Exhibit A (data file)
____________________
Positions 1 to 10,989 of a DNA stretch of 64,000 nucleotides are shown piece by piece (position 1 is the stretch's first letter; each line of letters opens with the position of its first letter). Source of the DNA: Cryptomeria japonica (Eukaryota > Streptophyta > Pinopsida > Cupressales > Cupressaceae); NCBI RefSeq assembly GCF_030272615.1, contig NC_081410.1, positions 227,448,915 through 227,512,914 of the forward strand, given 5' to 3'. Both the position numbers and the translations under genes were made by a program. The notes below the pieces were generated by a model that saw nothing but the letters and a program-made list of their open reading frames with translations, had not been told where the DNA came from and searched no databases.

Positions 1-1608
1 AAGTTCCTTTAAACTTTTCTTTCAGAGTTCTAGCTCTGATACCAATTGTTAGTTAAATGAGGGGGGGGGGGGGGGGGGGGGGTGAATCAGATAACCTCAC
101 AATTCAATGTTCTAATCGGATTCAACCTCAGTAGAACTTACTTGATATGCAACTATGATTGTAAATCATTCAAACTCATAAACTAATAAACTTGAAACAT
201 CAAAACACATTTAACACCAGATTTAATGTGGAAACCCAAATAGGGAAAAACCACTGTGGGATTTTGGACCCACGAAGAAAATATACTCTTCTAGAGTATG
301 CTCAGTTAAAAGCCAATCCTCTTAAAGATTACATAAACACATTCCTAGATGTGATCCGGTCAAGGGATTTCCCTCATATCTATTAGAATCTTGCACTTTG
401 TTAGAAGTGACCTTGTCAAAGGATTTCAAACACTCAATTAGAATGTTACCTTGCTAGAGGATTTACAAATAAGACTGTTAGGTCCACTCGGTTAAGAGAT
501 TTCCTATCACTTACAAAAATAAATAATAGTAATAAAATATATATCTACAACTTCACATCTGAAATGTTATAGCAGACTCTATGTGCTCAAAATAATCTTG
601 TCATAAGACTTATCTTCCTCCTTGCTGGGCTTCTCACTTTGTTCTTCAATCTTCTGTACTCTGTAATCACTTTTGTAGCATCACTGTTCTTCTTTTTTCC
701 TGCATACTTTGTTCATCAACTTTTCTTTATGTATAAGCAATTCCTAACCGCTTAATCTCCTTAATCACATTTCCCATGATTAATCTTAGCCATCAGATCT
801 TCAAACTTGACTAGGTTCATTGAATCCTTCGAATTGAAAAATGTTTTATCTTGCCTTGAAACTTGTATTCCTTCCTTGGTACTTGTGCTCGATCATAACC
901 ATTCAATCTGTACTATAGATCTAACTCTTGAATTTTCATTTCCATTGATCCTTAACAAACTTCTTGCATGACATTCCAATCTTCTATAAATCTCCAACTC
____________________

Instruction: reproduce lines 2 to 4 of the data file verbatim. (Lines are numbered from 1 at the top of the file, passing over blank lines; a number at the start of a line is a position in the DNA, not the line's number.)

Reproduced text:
Positions 1-1608
1 AAGTTCCTTTAAACTTTTCTTTCAGAGTTCTAGCTCTGATACCAATTGTTAGTTAAATGAGGGGGGGGGGGGGGGGGGGGGGTGAATCAGATAACCTCAC
101 AATTCAATGTTCTAATCGGATTCAACCTCAGTAGAACTTACTTGATATGCAACTATGATTGTAAATCATTCAAACTCATAAACTAATAAACTTGAAACAT